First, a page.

In the aftermath of Wednesday’s decision by the NFL to alter the anthem policy in a way that managed to do more harm than good, the NFL Players Association wasn’t happy. The NFL’s players can do something about that in a way that is far more immediate and tangible than pursuing legal remedies over the next several months.
The NFL’s players can make their displeasure known by boycotting OTAs.
Technically (but not actually), these ongoing offseason workouts are voluntary. There’s no requirement to be there. So if the players aren’t happy with ownership right now, all they have to do is nothing.
Yes, some players would jeopardize offseason workout bonuses if they miss more than 10 or 20 percent of the total offseason program. But if players aren’t willing to go without a six-figure payment in order to prove a point now, how will they ever go without seven-figure salaries when the time comes to consider striking, or not caving in the face of a lockout?
Besides, it’s not as if all players need to not show up. If the NFL’s starting quarterbacks come together and agree to make it known to all other quarterbacks on the roster that none of them will be working, well, good luck having football practice with no quarterbacks.
And if any of the young quarterbacks decide to cross the de facto picket line, consider this cautionary tale from Paul Zimmerman’s memoir.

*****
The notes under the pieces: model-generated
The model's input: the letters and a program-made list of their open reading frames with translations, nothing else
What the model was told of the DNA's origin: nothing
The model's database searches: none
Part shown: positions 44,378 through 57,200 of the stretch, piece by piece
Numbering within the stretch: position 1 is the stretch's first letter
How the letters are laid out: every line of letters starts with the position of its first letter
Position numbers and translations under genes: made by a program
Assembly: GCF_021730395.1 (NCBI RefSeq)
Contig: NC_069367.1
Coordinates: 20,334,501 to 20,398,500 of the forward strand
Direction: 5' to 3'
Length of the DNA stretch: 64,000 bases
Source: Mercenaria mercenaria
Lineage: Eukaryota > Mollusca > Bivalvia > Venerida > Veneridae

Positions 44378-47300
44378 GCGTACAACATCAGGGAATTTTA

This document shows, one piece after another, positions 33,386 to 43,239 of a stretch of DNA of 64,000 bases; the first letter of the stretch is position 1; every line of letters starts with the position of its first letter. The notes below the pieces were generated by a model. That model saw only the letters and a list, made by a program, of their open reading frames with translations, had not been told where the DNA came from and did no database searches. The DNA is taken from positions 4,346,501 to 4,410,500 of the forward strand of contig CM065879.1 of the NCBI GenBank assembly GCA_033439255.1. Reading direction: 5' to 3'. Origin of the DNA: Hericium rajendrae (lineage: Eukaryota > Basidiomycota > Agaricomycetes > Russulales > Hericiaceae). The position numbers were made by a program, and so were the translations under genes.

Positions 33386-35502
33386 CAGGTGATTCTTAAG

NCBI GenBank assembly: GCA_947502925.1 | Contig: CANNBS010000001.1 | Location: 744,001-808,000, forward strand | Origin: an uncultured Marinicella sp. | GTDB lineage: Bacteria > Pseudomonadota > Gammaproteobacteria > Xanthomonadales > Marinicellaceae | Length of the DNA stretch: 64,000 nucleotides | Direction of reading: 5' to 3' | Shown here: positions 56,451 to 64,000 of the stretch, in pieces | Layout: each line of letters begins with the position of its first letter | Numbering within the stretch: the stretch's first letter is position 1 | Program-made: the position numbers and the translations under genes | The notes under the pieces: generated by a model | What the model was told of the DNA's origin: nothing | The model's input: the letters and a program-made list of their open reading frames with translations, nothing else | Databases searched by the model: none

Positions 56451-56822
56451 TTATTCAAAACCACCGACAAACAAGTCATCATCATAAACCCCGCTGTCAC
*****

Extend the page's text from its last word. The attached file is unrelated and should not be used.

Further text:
In 1974, Chiefs quarterback David Jaynes, a third-round rookie, crossed the picket line. Center Jack Rudnay, who was the leader of Kansas City’s strike effort, had a message for Jaynes when the strike ended.
“Before practice Rudnay had taken a pair of scissors and cut out the crotch of his football pants,” Zimmerman writes. “When he got down to snap the ball, everything was hanging out. Jaynes began his call . . . he reached down . . . and the ball went flying out of his hands.”
Coach Hank Stram, monitoring practice from a tower, yelled, “What’s the hell’s going on down there?”
“He won’t take the snap, Coach,” Rudnay replied.
“Well, get another quarterback in there,” Stram said.
And that, according to Zimmerman, was the beginning of the end for David Jaynes.
At best, it’s the end of the beginning of the NFL’s anthem controversy. If the players are genuinely upset about what has happened, it also could be the beginning of perhaps the most significant thing they can do.
Come Tuesday morning, they can not show up.